The ELA is proud to welcome our newest member firm: LOGOS  in Iceland!
The ELA is proud to welcome our newest member firm: LOGOS  in Iceland!


CLIENT ALERT: Sixth Circuit Lifts Stay of OSHA Emergency Temporary Standard, Enforcement of Vaccine Mandate to Begin in January

Submitted by Firm:
Morgan, Brown & Joy
Firm Contacts:
Jaclyn Kugell, Jeffrey Siegel
Article Type:
Legal Update

On December 17, 2021, the Sixth Circuit Court of Appeals lifted the stay of the Occupational Safety and Health Administration’s (OSHA) requirement that employers with 100 or more employees require their workers are vaccinated or alternatively produce a negative COVID-19 test on a weekly basis. As a result, the U.S. Department of Labor (DOL) announced that affected employers have until January 10, 2022 to comply with the vaccine-or-test rule.

On November 4, 2021, OSHA published an Emergency Temporary Standard (ETS) detailing the requirements of the Biden administration’s vaccine-or-test mandate. On November 6, 2021, the Fifth Circuit Court of Appeals issued a decision that temporarily suspended the ETS on the grounds that the rule raised constitutional issues and exceeded OSHA’s authority. Following the entry of the stay, a judicial panel consolidated the numerous legal challenges to the ETS and held a multi-circuit lottery, resulting in assignment of the consolidated cases to the Sixth Circuit Court of Appeals.

On December 17, 2021, a three-judge panel for the Sixth Circuit dissolved the stay ordered by the Fifth Circuit and reinstated the ETS. In its decision, the Court concluded that implementation of the vaccine-or-test mandate “is an important step in curtailing the transmission of a deadly virus that has killed over 800,000 people in the United States, brought our healthcare system to its knees, forced businesses to shut down for months on end, and cost hundreds of thousands of workers their jobs.” The Court found little likelihood that the states and private companies challenging the ETS would succeed on their legal arguments and that the likely irreparable harm to the government and the public interest outweighed any potential injury to the petitioners who may be subject to the mandatory vaccination policy.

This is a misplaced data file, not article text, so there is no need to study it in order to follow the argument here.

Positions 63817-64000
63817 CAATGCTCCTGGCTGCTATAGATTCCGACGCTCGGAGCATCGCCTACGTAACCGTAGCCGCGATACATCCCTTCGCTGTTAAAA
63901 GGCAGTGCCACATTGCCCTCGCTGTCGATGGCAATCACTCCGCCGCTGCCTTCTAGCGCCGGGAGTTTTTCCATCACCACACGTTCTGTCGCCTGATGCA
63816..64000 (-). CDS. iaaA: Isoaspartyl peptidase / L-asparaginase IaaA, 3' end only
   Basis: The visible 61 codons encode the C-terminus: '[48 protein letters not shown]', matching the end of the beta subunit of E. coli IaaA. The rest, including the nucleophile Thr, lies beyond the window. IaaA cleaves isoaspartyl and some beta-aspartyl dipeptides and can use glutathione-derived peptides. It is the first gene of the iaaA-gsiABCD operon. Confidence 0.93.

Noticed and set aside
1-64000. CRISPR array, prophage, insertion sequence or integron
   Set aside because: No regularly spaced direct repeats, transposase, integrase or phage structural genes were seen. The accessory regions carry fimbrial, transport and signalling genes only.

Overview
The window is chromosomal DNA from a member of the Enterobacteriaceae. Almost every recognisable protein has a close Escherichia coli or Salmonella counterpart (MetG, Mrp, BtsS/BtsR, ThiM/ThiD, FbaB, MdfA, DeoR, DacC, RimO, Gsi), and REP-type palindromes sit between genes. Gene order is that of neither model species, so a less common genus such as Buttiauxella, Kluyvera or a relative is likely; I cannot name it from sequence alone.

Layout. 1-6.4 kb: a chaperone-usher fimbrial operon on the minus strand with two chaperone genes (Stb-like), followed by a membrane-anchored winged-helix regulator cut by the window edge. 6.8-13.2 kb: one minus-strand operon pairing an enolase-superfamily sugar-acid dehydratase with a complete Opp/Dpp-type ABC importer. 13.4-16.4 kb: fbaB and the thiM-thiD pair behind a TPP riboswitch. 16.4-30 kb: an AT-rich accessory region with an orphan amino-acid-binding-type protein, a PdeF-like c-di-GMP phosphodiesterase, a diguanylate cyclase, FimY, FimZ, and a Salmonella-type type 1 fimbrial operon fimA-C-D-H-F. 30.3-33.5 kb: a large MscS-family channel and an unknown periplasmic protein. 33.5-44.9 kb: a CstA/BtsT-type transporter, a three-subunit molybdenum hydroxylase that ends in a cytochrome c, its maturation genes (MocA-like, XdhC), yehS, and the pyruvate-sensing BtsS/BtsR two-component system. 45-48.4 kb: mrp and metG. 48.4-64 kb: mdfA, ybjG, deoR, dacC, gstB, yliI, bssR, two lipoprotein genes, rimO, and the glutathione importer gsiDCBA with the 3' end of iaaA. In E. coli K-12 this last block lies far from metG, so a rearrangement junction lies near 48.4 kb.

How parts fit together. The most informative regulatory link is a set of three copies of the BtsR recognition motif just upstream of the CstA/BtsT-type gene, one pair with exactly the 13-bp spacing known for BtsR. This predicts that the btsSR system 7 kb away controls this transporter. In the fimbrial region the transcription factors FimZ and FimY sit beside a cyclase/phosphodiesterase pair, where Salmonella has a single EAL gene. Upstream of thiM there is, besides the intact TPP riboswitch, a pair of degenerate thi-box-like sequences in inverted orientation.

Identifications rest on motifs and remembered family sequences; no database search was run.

As noted above, as a result of the Sixth Circuit’s holding, the DOL announced that employers with 100 or more employees must come into compliance with the majority of the ETS requirements by January 10, 2022. However, affected employers have until February 9, 2022 to comply with the ETS weekly testing requirement for unvaccinated employees before OSHA begins enforcing the rule, so long as employers can demonstrate they are exercising reasonable, good faith efforts to come into compliance with the standard.

The Sixth Circuit’s order does not fully resolve the pending legal challenges to the ETS. Numerous emergency stay petitions were filed with the U.S. Supreme Court immediately after the Court’s decision was published, requesting that the stay be reinstituted while the case remains pending for consideration of the merits of the ETS. However, given these developments, it is recommended that employers with 100 or more employees confer with their MBJ attorney to ensure they are taking the necessary steps to come into compliance with the requirements of the ETS by the January 10 and February 9 deadlines.

MBJ will continue to monitor these issues for any forthcoming guidance. In the meantime, please contact your MBJ attorney with any questions you may have regarding these or any of the other legal changes addressed above.

Shane R. Goodrich is an attorney with Morgan, Brown & Joy, LLP, and may be reached at (617) 523-6666, or Morgan, Brown & Joy, LLP focuses exclusively on representing employers in employment and labor matters. 

This alert was prepared on December 20, 2021.

This publication, which may be considered advertising under the ethical rules of certain jurisdictions, should not be construed as legal advice or a legal opinion on any specific facts or circumstances by Morgan, Brown & Joy, LLP and its attorneys. This newsletter is intended for general information purposes only and you should consult an attorney concerning any specific legal questions you may have.